The official start of the Greek olive season found the price of olive oil at satisfactory levels, but the production output in decline leading to lower consumption.
The initial olive oil forecasts predicted that Greece, with an annual output exceeding 300,000 tons over the past two years, would experience a relatively reduced production this year. The first estimates were talking about an output ranging from 240,000 to 250,000 tons.
The diminished output will create pressures in both the quality and quantity.
Experts are now predicting that the annual olive oil output will drop even further. “We are expecting an annual output of roughly 200,000 tons and a decrease of 20 to 25 percent in average consumption,” said Giorgos Oikonomou, general director of the Greek Association of Industries and Processors of Olive Oil (Sevitel), and executive board member of the scientific, non-profit organization Filaios.
See more: Complete Coverage of the 2016 Olive Harvest
“This is the direct result of various reasons, the most important being the climate conditions, that is the extended heat and increased temperatures of the previous months, and the olive fruit fly infestations during florescence, particularly during Easter period,” Oikonomou told Olive Oil Times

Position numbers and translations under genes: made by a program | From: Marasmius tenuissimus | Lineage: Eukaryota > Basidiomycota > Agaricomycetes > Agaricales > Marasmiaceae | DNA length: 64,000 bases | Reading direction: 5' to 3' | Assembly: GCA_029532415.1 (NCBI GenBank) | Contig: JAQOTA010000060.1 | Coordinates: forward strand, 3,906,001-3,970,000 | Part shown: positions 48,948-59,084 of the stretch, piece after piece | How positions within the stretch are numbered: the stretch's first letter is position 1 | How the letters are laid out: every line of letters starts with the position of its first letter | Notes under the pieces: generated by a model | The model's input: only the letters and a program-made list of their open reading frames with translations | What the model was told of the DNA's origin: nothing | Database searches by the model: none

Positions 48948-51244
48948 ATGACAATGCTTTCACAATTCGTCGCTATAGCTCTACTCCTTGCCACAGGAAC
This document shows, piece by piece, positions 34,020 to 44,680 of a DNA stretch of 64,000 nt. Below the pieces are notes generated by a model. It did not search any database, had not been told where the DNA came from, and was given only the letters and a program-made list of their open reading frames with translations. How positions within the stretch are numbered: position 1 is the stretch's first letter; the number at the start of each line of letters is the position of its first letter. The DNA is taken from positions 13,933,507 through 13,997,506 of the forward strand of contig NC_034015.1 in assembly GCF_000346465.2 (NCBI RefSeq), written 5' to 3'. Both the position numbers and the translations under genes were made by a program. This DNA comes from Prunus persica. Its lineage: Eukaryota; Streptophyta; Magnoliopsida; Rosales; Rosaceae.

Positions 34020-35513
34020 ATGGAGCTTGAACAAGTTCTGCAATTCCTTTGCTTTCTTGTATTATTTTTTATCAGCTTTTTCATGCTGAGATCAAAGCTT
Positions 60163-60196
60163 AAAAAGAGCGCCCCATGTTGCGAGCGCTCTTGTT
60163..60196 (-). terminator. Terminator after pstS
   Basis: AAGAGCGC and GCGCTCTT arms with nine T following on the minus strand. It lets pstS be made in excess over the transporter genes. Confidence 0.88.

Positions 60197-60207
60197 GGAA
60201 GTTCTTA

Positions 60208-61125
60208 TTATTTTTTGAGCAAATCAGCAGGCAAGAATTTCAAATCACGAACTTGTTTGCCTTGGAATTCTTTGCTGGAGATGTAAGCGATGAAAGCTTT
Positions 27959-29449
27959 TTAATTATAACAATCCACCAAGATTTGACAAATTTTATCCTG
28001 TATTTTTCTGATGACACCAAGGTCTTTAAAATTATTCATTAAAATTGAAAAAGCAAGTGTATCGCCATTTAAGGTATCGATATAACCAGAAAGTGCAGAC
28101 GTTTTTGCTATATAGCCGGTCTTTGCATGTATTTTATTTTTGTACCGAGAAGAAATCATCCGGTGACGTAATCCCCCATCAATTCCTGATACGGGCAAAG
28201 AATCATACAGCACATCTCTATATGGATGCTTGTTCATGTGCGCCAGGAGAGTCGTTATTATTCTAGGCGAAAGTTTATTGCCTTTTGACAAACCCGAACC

“On the other hand, neighboring olive oil giant and competitor Italy has suffered an even worse fly attack,” said Oikonomou. Indeed, international agencies forecast a plunge of 49 percent for Italian annual olive oil production as opposed to a 17-percent decline in the Greek one.
Generally speaking, downward trends in olive oil production are not restricted to Italy, or the Mediterranean basin altogether (for example, Portuguese annual production is also expected to fall by 4 percent).
Europe’s olive oil supply, which accounts for 78 percent of the global olive oil supply, will shrink by 17 percent this year, and the whole world will see a decline of 14 percent in the Liquid Gold annual production, at least in comparison with the amounts it enjoyed last year.
“In Greece, this diminished output will create pressures in both the quality and quantity of olive oil,” said Oikonomou. “Still, Greece classifies as a surplus country, so the problems are not insurmountable.”
“Greece is distinguished by her loyal client base, her loyal traders, as I prefer to call them, but the market is expanding. To put you in the picture better, first only the Greek homogeny, for example the Greeks of Astoria, would buy exported Greek olive oil. Now, you can find our exports in large supermarket chains unrelated to the Greek diaspora.”
Sevitel’s director stressed that the Greek olive oil market is leaping ahead steadily, and talked about the association’s plans to solidify standardization of Greek olive oil. Finally, he mentioned that the sector will take off if the state looks into the international olive oil campaign aspect more enthusiastically among others, but also if Greek producers coordinate their actions, following the footsteps of countries like Spain.